On August 30th, 2022, Mikhail Gorbachev passed away at the age of 91. He was the last leader of the former Soviet Union from 1985 until 1991. During his office, he put in place a series of reforms that significantly changed the socio-economic structure of the Soviet Union. His measures led to the democratization and liberalization of the State that sped up the collapse of the Communist party and of the Soviet Union, which took place in 1991. Today, he doesn’t enjoy a good reputation in Russia since he was credited with the fall of the Soviet Union (and the consequent economic crisis) due to his policies. In reverse, he is largely esteemed in the rest of the world for his important foreign policy. Gorbachev’s actions had a key role for the beginning of diplomatic relations between the Union of Soviet Socialist Republics (USSR) and the US, and the following end of the Cold War. In 1990, he was awarded the Nobel Peace Prize for his “leading role in the peace process which today characterizes important parts of the international community”. Anyway, it is debated among scholars whether his role was fundamental for the end of the Cold War, or whether a peaceful resolution would have been reached even without him. Surely, his actions accelerated and facilitated the end of this bipolar geopolitical period, but they were not the most important factor leading to the end of the Cold War. First, the collapse of the Soviet Union, due to its socio-economic crisis, was inevitable, and this would have surely led to the end of the Cold War. Secondly, it must be underlined the economic impossibility of the USSR to continue the arms race, proven by the fact that a more open attitude towards the US was started even before Gorbachev’s presidency.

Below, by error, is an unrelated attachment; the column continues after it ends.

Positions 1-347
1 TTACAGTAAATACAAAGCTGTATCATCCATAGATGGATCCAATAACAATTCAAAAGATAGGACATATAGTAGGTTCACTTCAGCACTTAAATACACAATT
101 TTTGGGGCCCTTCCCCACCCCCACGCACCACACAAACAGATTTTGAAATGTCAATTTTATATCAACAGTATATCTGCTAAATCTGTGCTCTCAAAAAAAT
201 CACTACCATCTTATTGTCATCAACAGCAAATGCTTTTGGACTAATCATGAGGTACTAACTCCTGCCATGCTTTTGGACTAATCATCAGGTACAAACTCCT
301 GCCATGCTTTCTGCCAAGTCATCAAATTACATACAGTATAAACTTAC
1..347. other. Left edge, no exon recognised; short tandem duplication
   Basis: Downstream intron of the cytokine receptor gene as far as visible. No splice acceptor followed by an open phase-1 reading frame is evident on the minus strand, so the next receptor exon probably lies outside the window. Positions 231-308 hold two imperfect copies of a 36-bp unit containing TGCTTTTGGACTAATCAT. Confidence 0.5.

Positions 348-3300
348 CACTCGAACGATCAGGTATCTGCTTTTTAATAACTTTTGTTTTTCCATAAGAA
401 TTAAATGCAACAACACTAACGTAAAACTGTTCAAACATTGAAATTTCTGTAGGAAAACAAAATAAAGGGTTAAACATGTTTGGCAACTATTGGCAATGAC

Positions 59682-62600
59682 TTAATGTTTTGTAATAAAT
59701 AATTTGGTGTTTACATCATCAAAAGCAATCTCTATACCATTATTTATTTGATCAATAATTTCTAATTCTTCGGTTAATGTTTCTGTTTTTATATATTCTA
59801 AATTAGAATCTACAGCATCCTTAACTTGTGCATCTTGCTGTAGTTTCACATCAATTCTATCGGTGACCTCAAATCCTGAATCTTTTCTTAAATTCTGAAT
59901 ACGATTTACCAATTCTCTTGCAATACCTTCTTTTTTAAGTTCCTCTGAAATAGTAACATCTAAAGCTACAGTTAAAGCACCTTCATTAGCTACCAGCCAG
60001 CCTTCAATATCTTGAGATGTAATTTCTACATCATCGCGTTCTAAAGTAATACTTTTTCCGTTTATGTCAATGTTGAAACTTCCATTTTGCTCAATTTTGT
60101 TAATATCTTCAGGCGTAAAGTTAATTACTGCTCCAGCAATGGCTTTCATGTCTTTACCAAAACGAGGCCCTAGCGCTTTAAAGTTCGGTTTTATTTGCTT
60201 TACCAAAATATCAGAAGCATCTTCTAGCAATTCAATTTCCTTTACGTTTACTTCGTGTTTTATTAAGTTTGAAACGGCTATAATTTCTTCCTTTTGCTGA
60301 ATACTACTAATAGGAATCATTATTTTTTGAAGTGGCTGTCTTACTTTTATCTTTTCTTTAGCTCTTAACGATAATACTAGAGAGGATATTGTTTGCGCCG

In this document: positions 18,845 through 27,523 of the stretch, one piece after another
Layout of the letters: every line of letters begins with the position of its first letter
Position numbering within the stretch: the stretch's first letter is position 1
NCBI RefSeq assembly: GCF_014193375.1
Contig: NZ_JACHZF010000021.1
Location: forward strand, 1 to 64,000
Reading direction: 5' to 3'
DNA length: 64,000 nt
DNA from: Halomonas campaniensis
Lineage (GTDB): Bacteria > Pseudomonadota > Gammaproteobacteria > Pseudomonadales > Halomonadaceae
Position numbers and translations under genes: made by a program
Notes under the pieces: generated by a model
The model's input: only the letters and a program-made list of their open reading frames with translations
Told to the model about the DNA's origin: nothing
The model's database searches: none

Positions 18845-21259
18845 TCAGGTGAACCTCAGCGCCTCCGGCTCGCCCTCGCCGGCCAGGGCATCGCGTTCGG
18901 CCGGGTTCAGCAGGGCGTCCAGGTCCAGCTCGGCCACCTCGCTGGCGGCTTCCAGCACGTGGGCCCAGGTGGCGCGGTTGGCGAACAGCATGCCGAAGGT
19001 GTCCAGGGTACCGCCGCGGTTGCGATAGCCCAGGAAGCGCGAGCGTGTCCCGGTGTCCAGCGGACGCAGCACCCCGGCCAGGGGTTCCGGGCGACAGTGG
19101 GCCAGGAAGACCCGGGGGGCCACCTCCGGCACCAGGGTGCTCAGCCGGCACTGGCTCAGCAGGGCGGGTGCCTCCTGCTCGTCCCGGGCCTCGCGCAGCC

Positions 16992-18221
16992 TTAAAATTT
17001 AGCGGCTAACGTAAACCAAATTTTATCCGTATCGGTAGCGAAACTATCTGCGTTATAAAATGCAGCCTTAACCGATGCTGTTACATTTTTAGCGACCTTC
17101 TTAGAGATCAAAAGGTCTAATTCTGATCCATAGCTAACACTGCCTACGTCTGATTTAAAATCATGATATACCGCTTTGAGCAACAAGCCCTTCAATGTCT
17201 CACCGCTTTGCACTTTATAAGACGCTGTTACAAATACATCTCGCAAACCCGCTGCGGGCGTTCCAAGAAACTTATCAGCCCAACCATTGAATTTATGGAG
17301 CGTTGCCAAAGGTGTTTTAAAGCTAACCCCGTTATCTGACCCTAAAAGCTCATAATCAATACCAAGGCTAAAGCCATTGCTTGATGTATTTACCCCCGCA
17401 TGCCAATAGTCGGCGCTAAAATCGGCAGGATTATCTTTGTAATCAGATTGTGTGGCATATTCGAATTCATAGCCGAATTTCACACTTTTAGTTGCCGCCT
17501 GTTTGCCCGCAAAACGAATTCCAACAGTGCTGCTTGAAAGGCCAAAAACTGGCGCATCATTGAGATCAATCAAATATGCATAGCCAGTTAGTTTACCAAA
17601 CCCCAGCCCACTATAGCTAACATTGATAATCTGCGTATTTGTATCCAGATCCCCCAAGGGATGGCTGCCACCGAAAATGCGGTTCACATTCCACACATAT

When Gorbachev took the presidency of the Communist Party, he recognized the need to adopt economic and social reforms to try to counter the rapid decline that the Soviet Union was facing. One of the most important reforms was perestroika (restructuring). Its main purpose was to shift the Soviet economy from a centralized one to a decentralized market-oriented economy. Moreover, it was aimed at enlarging rights and autonomy for the enterprises. The novelties introduced by the reform did not bring positive effects during the following years, and the goal of renewing and enhancing the Soviet system resulted in a failure. Other important actions worth noticing were the ones summarized by the Russian word glasnost (openness and transparency). It was a public policy adopted in 1985, which intended to encourage public discussions and democratic debates regarding the problems of the society. Even though these decisions faced many oppositions from the more conservative members of the Communist Party, Gorbachev’s domestic policy was undoubtedly important for the end of the Cold War, as it accelerated the process of democratization, significant for the following collapse of the Soviet Union. Anyway, his most important actions concerned foreign politics.